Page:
James Lileks
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Flurries were forecast the other day, and we all had the same question: Will they accumulate? We can take a few flakes, but when they have the audacity to persist, it’s a milestone.

Then snow is not an old college pal who crashes for a night on the sofa. Winter is an estranged brother who moves into the spare room and has his mail forwarded.

It’s time to winterize things, we’re told. Winterize your house. Have your furnace checked. Here’s how most people check the furnace:

Turn up the heat.

House gets warm.

Furnace checks out.

What more is there to do, really? You could probably clean up the dust that accumulates around the … uh, the fire part of the boiler.

The first time I turn on the furnace in the winter, there’s a big whoomp! as the dust ignites; the dog runs away, and I want to say “The Great and Powerful Oz has spoken!”

Note: What most people call the furnace is actually the boiler, but I grew up in a house that called it the furnace. It was always set at 68. Anything over 68, well, you might as well get out stacks of dollar bills and burn them. If you wanted to drive Depression-era parents crazy, you turned up the furnace to 69. And you made a long distance phone call at a quarter to 11.

Here’s the kicker: My father’s business was selling heating oil. Dad, you literally have underground tanks with thousands of gallons of heating oil, and it’s freezing in here. Mom thaws out the supper by taking it off the counter and putting it in the fridge.

I exaggerate, of course. I think. (Dad is reading this, and will no doubt phone me tonight to set me straight. The thermostat was set at 67.)

You also need to bleed the radiator pipes. They’re clanking, so they need to be bled. This sounds like some medieval cure for shingles.

Where did the water in the pipes come from? I don’t recall getting out the hose to fill up the pipes, ever. They built the house in 1915, someone who voted for Woodrow Wilson filled up the pipes, and that’s what’s been circulating for a century?

If that’s the case, it seems a shame to pour out the water I bleed from the pipes. It’s like a spirit that’s been trapped in the house for decades, and has been knocking on the pipes to get out. “I am free! I am finally free! Oh, thank you, and I shall grant you three — hey, hey, why are you pouring me in the toilet? Stop!”

Anyway, even after the pipes are bled, the house will still be unevenly heated. Morgue-slab cold in one room, and Satan’s Orchid Nursery in another.

Next, prepare your car. For some people, this means putting a fresh piece of black duct tape over the CHECK ENGINE light. The rest of us make sure we have a survival kit in the trunk, in case there’s an accident in some remote location and you have to wait hours before anyone drives past and sees your car. Like, say, downtown St. Paul after midnight. Kidding!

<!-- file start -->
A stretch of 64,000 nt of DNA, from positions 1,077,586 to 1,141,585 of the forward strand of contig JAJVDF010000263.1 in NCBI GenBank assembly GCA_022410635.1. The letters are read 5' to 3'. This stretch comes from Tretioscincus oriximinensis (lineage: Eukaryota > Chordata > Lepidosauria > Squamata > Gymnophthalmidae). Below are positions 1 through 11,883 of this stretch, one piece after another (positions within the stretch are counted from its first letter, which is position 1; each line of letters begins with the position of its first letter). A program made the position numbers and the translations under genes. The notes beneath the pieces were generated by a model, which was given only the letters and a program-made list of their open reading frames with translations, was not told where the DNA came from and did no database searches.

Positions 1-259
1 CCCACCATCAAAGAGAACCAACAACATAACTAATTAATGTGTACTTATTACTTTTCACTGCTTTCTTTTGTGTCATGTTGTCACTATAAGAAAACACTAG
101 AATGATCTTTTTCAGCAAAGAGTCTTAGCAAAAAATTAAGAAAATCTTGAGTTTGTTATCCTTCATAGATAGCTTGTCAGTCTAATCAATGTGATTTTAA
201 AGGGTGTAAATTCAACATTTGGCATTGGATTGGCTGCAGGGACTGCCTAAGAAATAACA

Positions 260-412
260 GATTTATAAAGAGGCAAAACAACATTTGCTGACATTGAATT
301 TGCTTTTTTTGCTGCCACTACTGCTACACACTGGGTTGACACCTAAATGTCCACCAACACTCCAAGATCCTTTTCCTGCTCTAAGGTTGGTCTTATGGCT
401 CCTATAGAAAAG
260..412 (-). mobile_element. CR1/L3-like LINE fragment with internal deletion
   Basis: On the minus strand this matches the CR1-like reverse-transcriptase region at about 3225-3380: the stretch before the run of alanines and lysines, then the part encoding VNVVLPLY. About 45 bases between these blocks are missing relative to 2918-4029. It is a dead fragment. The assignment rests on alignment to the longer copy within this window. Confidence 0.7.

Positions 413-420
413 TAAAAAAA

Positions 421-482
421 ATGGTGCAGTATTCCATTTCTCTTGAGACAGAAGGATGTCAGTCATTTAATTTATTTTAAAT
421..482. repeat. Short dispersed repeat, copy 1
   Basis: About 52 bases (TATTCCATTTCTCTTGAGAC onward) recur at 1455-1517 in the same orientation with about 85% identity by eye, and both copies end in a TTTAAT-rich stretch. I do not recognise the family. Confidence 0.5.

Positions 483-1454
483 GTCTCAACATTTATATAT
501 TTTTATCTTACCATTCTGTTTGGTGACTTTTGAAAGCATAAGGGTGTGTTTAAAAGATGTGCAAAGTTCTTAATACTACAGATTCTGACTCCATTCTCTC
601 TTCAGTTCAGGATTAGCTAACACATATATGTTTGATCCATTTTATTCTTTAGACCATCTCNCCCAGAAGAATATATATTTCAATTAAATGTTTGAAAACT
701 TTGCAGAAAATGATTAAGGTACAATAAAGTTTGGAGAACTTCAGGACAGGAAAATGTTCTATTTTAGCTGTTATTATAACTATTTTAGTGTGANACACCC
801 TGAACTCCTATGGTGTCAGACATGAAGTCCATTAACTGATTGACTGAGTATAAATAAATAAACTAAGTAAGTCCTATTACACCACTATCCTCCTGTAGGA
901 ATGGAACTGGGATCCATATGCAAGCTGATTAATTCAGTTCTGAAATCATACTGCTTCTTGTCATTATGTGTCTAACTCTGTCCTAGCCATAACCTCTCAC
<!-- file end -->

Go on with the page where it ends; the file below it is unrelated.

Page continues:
This kit should include:

• A sack of kitty litter for traction, or in case you crash into the Home for Incontinent Felines and feel compelled to apologize with a donation.

• A silver blanket that traps your body heat, so when you’re eventually found frozen stiff the rescuers will think a giant Eskimo Pie was driving the vehicle.

• Cellphone batteries so you can catch up on Facebook while the wolves circle.

• Those hand-warmer packs. I have about 50 in a box in the car, and every spring I move them to the shelf, somehow disappointed that my preparations were not needed. I would be that irritating guy who puts the family in a ditch in a blizzard and thinks, “Finally! We can use the hand warmers! Won’t my wife be pleased?”

And the reply would be: “I said you were going too fast and the highway was icy, but now that you’ve surprised us with these three-hour heat packs, I just can’t be mad. Come here, you big reckless yet surprisingly prepared lug, and kiss me.”

“I have warmer packs for feet, too. No one’s losing a pinkie toe on my watch.”

• A flare gun. It probably won’t summon help, but you can fire one at the car that speeds past without helping, and it’ll relieve some frustration.

Just remember to stay calm. Your car may be in the ditch. It may be freezing outside, with no signs of life. Just remember the wisdom of Capt. Scott, stranded on an ice floe during his first attempt to reach the North Pole. Sled dogs dead, food exhausted, men delirious from snowblindness. Did he give up? No.

He uttered those words that inspire us to this day.

“To heck with this. I’m calling an Uber.”

james.lileks@startribune.com • 612-673-7858 Twitter: @Lileks • facebook.com/james.lileks